Editor’s note: Miles took part in the Brant Rant.
Poets from every corner of Brantford came together at Rockling’s Tap and Grill for a poetry slam, courtesy of the Brant Rant.
It is a monthly slam, with this month’s theme being “Anything Goes”. Poets were allowed props, music and anything they desired for their performance, which usually is against the rules. The event was sectioned off into two parts: an open mic for those poets who decided to stay out of the competition but ultimately wanted to preform, and a judged slam which featured a cash reward. There was also an appearance from Patrick de Belen, the National Spoken Word Champion as well as a Canadian Youth Poet of Honor.
For those who may not know, slam poetry is a fairly recent art form. It emerged from Chicago jazz clubs in 1988, combining performance with spoken word poetry. Though usually it is a poet’s own work, there are certain exceptions to the rule. The performance itself (called a slam) is usually on a very simple stage containing nothing but a microphone and a stool. As for a competitive slam, there are usually three judges who rank contestants based on a “sacrificial poet” who sets the bar. Though there can be slams where the poets get eliminated after each of the three rounds, the style is ultimately up to the organizer.
“What we’re really focusing on is seeing more people getting involved in the slam competition, because that’s what it’s really all about. It’s really a great opportunity for students interested in the arts, English, theatre, songwriters and rappers, and even students who just want to get comfortable with public speaking,” said Barb Day, the founder of Brant Rant. “The goal for the Brant Rant is to provide a safe, fun and welcoming platform for people to express themselves and share their words. It is a slam competition, so at the end we have cash prizes. For first place they would get $50, second place $30, and third place $20.”
The Brant Rant occurs every month on the 11th at Rockling’s, each time with a different theme, which is announced on their website. February’s theme is anti-Valentine’s Day, March’s is St. Patrick’s day, and so on.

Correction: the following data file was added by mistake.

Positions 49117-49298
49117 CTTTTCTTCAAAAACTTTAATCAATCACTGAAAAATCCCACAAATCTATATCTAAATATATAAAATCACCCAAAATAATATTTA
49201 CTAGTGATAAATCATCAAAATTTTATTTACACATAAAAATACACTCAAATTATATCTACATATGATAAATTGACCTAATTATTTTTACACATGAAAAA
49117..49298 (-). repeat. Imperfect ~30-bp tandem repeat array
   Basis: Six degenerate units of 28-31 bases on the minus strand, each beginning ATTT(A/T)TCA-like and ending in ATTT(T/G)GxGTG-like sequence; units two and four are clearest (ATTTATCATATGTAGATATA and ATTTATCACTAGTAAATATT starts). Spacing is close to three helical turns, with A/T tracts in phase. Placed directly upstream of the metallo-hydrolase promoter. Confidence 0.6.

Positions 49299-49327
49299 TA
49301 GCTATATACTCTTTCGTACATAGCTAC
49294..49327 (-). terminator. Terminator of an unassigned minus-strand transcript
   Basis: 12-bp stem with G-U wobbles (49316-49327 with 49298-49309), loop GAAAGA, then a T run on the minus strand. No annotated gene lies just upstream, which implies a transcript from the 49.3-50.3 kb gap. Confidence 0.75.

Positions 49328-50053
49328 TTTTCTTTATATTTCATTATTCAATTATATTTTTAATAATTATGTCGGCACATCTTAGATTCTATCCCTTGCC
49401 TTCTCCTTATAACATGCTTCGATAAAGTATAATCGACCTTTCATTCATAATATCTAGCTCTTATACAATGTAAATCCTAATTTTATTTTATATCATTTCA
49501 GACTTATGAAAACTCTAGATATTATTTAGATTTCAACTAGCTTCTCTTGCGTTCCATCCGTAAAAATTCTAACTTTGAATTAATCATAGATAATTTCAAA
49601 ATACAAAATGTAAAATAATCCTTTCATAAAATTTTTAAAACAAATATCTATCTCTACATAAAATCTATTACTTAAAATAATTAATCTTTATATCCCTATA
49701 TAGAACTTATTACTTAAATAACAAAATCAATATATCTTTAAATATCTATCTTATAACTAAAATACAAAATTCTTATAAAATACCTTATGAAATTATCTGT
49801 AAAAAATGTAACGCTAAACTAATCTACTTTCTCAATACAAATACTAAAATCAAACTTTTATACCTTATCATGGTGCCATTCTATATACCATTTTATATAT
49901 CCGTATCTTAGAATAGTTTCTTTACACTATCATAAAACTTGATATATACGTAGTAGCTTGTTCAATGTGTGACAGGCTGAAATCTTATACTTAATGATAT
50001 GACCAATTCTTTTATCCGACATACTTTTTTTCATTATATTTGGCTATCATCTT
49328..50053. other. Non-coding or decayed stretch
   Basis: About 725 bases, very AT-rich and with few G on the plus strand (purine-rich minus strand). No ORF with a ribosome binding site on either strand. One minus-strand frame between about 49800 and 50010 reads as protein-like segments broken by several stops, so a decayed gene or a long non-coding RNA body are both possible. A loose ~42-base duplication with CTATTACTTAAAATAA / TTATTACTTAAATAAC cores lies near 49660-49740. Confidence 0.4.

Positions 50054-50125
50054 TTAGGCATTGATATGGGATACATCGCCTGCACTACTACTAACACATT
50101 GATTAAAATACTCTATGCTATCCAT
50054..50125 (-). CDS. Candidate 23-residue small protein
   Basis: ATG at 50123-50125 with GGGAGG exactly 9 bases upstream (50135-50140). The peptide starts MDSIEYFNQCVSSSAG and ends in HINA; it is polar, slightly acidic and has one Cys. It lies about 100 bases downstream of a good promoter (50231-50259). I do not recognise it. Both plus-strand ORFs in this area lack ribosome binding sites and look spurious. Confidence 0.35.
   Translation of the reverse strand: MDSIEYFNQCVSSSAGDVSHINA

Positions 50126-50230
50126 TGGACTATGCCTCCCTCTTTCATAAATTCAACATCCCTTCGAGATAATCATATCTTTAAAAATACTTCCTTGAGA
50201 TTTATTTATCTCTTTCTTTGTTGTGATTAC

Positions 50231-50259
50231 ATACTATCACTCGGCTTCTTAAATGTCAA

“The most important thing is getting the students involved and getting them up to the mic and sharing their writing,” says Day, “We also like to see students hosting the event, volunteering as timekeepers, scorekeepers, running the technical aspects of the show, like putting music together and circulating posters. There are lots of ways for students to get involved, and I think the students can really make this their event.”
The hostess of January’s Brant Rant is Tara Tran, 29. “I’m new to the poetry slam scene,” she says. “Not having been exposed to it before, and just previously being an artist, it’s a unique form of expression that seems free. But I like the slam scene itself because of its unique structure – it’s actually very organized. It’s creating a forum for poets to share their thoughts.” As a native of Brantford, Tran is excited about the Brant Rant, and the chance to do something creative and different that is not conventional or sports-oriented.
Day started Brant Rant after she retired from her national spoken word career, with the goal of bringing the joy of slam poetry to the students and youth of Brantford. It is a medium and venue for students to vent, and Day, with her associates – Andrea Bazler, Angie Vehrs, and Mark Gladysz – set out to make the Brant Rant a possibility. It originally started in the Art Block, which eventually moved out of the downtown to its current location in West Brant. After not getting the same number of participants, Day and her team decided to move right back into downtown, with Rockling’s being the perfect fit.
The Brant Rant has attracted a large following of students, who come to see both the featured performer and other artists. The reason is clear: people are discovering what slam means to them, and are enjoying having a comfortable place to step out of their skin for a night and become someone completely different.
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